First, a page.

The inevitable tension between idiosyncratic vision and asymmetric information, differences of opinion, and agency costs makes one thing clear: control matters for both investors and entrepreneurs. Since contracts between entrepreneurs and investors are incomplete,72 the party with control over decision making will have more power in determining the business’s fate.73 On the one hand, control empowers the entrepreneur to make the decisions that she believes are necessary for the firm to produce above-market returns, even against investors’ objections. On the other hand, while they expect to enjoy their pro rata shares if the entrepreneur is successful, investors know that granting control to the entrepreneur creates a risk of agency costs.
These conflicting interests make contracting between entrepreneurs and investors challenging. It is impossible to provide investors with full protection from agency costs and the entrepreneur with unlimited freedom to pursue idiosyncratic vision; therefore, the parties must agree on an acceptable compromise between these two goals.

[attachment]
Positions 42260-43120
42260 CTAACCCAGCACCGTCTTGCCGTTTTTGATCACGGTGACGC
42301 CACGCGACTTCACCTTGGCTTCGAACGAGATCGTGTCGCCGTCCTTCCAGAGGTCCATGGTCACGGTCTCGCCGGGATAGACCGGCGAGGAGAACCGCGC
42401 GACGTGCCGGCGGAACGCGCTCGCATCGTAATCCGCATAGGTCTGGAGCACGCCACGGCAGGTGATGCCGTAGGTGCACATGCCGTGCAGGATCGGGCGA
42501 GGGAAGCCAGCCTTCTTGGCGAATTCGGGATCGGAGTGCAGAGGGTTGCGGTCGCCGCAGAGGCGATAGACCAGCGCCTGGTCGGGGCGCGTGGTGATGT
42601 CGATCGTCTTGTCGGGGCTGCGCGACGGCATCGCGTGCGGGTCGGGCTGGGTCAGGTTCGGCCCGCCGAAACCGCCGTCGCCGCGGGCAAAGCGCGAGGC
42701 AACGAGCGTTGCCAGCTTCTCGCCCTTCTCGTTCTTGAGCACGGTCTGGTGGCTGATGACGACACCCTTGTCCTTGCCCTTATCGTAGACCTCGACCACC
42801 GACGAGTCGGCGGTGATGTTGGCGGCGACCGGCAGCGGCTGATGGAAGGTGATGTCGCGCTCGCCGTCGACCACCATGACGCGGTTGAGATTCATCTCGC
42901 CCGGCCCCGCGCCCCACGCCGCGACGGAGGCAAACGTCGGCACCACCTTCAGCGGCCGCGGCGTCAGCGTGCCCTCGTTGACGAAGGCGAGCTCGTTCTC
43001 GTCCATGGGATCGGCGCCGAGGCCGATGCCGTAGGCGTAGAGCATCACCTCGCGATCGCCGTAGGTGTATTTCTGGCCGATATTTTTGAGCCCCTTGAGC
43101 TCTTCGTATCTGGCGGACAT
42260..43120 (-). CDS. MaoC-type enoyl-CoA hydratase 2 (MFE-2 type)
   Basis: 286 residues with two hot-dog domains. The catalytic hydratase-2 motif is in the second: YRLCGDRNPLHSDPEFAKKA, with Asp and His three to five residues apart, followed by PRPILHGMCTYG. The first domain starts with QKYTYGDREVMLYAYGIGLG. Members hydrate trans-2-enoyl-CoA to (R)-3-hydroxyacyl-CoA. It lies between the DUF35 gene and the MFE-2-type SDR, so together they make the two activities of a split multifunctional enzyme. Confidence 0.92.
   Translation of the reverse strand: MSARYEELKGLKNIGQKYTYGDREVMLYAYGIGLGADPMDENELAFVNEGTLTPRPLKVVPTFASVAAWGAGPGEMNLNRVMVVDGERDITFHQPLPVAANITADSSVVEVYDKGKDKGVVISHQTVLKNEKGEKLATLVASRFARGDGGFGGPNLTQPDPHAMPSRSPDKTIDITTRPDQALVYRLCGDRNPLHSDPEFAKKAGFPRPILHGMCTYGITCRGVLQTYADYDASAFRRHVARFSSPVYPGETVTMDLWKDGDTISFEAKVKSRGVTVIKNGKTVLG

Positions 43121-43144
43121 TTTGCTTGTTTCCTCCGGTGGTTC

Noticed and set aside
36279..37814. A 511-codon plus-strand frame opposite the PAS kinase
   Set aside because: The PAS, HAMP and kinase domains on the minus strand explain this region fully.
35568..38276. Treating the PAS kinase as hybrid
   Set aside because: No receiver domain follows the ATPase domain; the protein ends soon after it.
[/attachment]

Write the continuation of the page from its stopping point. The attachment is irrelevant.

We have thus far explained why control matters for both entrepreneurs and investors. We now explain the interplay between control and cash-flow rights in allowing entrepreneurs to pursue their idiosyncratic vision while protecting investors against agency costs.74
The execution of the business idea will generate income that, after paying all fixed claims (e.g., to suppliers and employees), represents the return on the business idea and the parties’ investments. The parties should allocate these cash flows between the entrepreneur and the investors.75 This allocation of cash flows is traditionally understood to determine the parties’ risk and expected return.76